Sum­mer is eas­ier to let go when it has been a full one — it’s time now to ap­pre­ci­ate fall’s boat­ing plea­sures.

Soundings - - Contents - By Mary South msouth@aim­me­dia.com

“Au­tumn is a sec­ond spring when ev­ery leaf is a flower.” — Al­bert Ca­mus

Work­ing at a mag­a­zine does strange things to your sense of time. It’s mid-Au­gust as I write this, but to­day we will be send­ing the Oc­to­ber is­sue of Sound­ings to the printer. So while it is still high sum­mer, my head has been work­ing in mid-fall. It is, I sup­pose, an amped-up ver­sion of that bizarre dis­con­nect that hap­pens this time of year.

You make a quick de­tour from a glo­ri­ous day at the beach and dash into the CVS — all sun-kissed, sandy and blissed out on a vitamin D high — to grab more sun­block or ice for the cooler. And sud­denly, there it is — like a freez­ing bucket of water in the face: row af­ter row of back-to-school dis­plays. Do you leave that store a bro­ken shell of your former self, or do you wres­tle Ein­stein’s wis­dom into self-help: A happy man is too sat­is­fied with the present to dwell too much on the

fu­ture. I’m go­ing with door No. 2. This was the best sum­mer I’ve had since 2011, when I had Bos­sanova on a moor­ing in Jamestown, Rhode Is­land, and lived aboard. Ev­ery sum­mer since has been a smor­gas­bord of vis­it­ing friends who have beach houses, en­joy­ing our small but lovely back­yard and maybe work­ing from the is­land for a week or two — lots of fun, plenty of va­ri­ety, noth­ing to com­plain about. It seemed, though, that the sea­son was over in a flash, and de­spite sam­pling ev­ery­thing on the buf­fet, I felt starved for more.

This sum­mer I was able to spend more than two months work­ing from a re­mote is­land 23 miles off the Maine coast. It was an un­ex­pected joy to have nowhere to go be­yond the mile-by-half-mile con­fines of dirt roads, green fields and gran­ite ledges sur­rounded by the Gulf of Maine. No er­rands to run. No shop­ping to do. And though I only had my boat in the water for a few weeks, I had enough of the con­stant pres­ence of the sea to feel sated and re­ju­ve­nated. Time seemed to deepen and elon­gate — it just felt more sub­stan­tial.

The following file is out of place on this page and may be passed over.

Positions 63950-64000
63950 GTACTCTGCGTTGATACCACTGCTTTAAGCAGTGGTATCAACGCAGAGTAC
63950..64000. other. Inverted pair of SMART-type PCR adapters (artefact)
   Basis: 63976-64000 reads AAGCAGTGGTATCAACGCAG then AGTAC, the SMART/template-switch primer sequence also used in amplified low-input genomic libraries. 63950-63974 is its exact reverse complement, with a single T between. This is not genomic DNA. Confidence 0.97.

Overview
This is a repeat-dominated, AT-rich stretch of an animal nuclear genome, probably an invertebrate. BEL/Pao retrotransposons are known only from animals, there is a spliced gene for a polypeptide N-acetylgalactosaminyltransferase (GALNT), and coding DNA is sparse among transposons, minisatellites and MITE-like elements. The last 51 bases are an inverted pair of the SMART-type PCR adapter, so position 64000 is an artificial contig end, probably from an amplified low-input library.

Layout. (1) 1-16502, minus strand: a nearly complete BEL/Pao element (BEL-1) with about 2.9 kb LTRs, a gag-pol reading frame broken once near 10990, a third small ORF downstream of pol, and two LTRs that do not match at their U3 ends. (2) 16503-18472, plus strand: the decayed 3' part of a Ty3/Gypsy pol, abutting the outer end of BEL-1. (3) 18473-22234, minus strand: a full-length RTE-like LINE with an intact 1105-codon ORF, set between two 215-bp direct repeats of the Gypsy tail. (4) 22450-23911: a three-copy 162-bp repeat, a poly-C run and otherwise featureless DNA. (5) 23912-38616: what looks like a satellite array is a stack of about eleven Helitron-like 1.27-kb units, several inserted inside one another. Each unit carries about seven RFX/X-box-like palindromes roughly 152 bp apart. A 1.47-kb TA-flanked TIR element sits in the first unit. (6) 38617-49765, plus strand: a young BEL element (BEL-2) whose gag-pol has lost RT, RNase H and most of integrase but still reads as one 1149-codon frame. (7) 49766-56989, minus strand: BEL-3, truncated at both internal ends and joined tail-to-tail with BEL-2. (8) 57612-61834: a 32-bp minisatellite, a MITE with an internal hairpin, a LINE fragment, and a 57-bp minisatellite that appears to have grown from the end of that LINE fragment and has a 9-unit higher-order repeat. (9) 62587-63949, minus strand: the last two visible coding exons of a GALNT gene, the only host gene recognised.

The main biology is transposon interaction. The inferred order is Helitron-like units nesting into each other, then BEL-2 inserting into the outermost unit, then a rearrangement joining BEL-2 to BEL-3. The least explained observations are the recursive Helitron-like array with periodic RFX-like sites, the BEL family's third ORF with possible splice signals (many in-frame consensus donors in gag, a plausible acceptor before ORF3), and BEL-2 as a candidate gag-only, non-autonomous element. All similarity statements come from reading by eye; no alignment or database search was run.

I’m now ready to greet fall and its many plea­sures with­out re­luc­tance. Af­ter all, if you can re­sist the stam­pede to haul out, late-sea­son boat­ing in the North­east can be the best of the year. The water­ways are less con­gested, the weather is of­ten gor­geous, and the fo­liage is spec­tac­u­lar. And as our 11-page spread on new boats (Page 38) will re­mind you — with­out an ounce of sub­tlety — it’s boat show sea­son!

This time of year can be rough on marine jour­nal­ists, but learn­ing new things keeps my job in­ter­est­ing. Af­ter own­ing a 40-foot steel trawler and a 28-foot fiber­glass Cape Dory Fly­bridge, a West Pointer 18 has opened up whole new worlds: cen­ter con­sole, wooden, out­board-pow­ered. In other words, I don’t know jack about my new boat. So this fall I’ll dive into re­search­ing.

Gan­net is over­pow­ered by a 33-year-old 70-hp Ev­in­rude that’s run­ning a lit­tle rough (de­spite a re­cent and costly over­haul). Do I want to throw more money at it, or should I bite the bul­let and get a 50-hp Ev­in­rude E-TEC or an­other mod­ern, lighter en­gine? (I’m also sali­vat­ing over the new ZipWake Dy­namic Trim Con­trol Sys­tem. You can read about it in next month’s Equip­ment col­umn and look for demon­stra­tions at the IMTRA dis­play at the fall shows.) Gan­net has re­minded me that th­ese shows are about so much more than new boats, though more than one per­son has gone to a show in love with his old boat and left with a new one! (Don’t blame us.)

An­other sug­ges­tion for this fall: Con­sider join­ing the back-to-school crowd. AIM Marine Group has cre­ated a resource called Boaters Univer­sity (boater­suni­ver­sity.com). Why not take an on­line Marine Diesel Main­te­nance & Trou­bleshoot­ing Course, from the com­fort of home, with ex­pert Steve Zim­mer­man? It fo­cuses solely on the com­po­nents that are most likely to go wrong, con­cen­trat­ing on preven­tion and re­pair by a boat owner. Learn how to trou­bleshoot fuel, elec­tri­cal, cool­ing and cor­ro­sion is­sues, and un­der­stand how savvy main­te­nance can pre­vent an­cil­lary com­po­nents from fail­ing in the first place. It will feel good to up your game.

And if you’re not quite ready to greet au­tumn with gusto, I hope th­ese pages will re­mind you that there’s no time like the present.

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